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Median Nerve Compression At Carpal Tunnel

If you suffer from median nerve compression at carpal tunnel, please Schedule an appointment with one of our orthopedic specialists as soon as possible.

What Is Median Nerve Compression?

Median nerve compression at the carpal tunnel refers to a condition known as carpal tunnel syndrome (CTS).

Bones and ligaments form a narrow passageway in the wrist known as the carpal tunnel. The median nerve, along with several tendons, passes through this tunnel.

When the median nerve becomes compressed or squeezed at the carpal tunnel, it can lead to the development of carpal tunnel syndrome. This compression can occur due to various factors such as repetitive hand movements, wrist injury, certain medical conditions (e.g., arthritis), hormonal changes, or hereditary factors.

Indication Of Median Nerve Compression At Carpal Tunnel

Symptoms of median nerve compression at the carpal tunnel include pain, tingling, numbness, and weakness in the hand and fingers. These symptoms often affect the thumb, index finger, middle finger, and half of the ring finger. Individuals with CTS may also experience discomfort that radiates up the arm. Activities involving repetitive hand movements or nighttime may exacerbate the symptoms, making them more noticeable.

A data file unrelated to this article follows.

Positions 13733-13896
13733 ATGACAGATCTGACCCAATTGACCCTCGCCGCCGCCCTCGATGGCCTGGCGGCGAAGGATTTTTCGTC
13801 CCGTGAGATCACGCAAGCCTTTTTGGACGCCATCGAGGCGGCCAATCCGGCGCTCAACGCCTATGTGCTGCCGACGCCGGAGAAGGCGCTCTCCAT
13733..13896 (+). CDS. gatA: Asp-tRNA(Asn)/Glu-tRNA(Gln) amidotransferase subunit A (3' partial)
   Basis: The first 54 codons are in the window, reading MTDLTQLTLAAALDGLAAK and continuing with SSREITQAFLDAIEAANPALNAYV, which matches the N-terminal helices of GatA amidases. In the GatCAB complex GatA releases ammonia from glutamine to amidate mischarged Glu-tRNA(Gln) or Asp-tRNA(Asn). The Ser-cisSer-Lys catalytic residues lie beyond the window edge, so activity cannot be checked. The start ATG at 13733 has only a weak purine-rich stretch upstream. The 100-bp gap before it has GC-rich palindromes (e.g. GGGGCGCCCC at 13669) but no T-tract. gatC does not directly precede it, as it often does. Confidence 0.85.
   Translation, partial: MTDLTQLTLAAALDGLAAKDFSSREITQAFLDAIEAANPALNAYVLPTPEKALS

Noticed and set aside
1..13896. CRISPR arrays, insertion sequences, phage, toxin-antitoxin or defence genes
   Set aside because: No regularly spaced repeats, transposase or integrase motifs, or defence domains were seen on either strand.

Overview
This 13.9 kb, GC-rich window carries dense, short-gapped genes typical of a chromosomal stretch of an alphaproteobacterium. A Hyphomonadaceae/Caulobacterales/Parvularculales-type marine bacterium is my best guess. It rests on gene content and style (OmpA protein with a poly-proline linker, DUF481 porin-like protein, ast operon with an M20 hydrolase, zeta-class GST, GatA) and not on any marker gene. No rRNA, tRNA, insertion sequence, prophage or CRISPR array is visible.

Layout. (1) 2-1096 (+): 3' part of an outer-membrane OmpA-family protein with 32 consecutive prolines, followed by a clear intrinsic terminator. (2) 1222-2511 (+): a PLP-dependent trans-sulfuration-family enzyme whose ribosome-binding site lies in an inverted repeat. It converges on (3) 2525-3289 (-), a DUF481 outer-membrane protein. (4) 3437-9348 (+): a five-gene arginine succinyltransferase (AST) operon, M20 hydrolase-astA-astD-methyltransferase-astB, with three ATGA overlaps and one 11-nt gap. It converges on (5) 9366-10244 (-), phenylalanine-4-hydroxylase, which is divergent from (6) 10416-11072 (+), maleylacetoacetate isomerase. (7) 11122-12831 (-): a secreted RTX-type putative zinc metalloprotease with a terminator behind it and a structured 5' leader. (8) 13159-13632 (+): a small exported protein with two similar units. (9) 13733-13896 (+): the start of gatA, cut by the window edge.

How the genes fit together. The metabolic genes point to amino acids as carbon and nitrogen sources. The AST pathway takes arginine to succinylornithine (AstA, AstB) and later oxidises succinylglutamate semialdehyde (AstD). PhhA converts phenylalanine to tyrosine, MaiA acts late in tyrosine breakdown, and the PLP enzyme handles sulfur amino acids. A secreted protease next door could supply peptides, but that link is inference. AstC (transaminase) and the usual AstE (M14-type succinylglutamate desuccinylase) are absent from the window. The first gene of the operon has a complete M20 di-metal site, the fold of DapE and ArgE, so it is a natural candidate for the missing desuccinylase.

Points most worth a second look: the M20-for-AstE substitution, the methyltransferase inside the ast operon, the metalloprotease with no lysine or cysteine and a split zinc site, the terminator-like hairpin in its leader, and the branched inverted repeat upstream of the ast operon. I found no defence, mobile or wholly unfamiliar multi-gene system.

Treatments For Median Nerve Compression At Carpal Tunnel

Treatment options for median nerve compression at the carpal tunnel include non-surgical and surgical approaches. Non-surgical treatments often include wrist splinting, activity modification, pain medications, and corticosteroid injections to reduce inflammation. In cases where conservative measures fail to provide relief, surgeons may recommend surgical intervention, such as carpal tunnel release surgery. This procedure involves cutting the ligament that forms the roof of the carpal tunnel to relieve pressure on the median nerve.

If non-surgical treatments fail to alleviate symptoms or if symptoms are severe, healthcare providers may recommend carpal tunnel release surgery. During this procedure, they cut the ligament forming the carpal tunnel roof to expand space for the median nerve.

Following carpal tunnel release surgery, recovery varies, but most individuals notice symptom improvement over time. Healthcare providers may prescribe physical therapy and exercises to restore strength, flexibility, and function in the hand and wrist.


If you would like to speak to an Orthopedic Foot and Ankle Specialist, give us a call at 817-697-4038, or contact us over the web. Tele-medicine appointments are also available.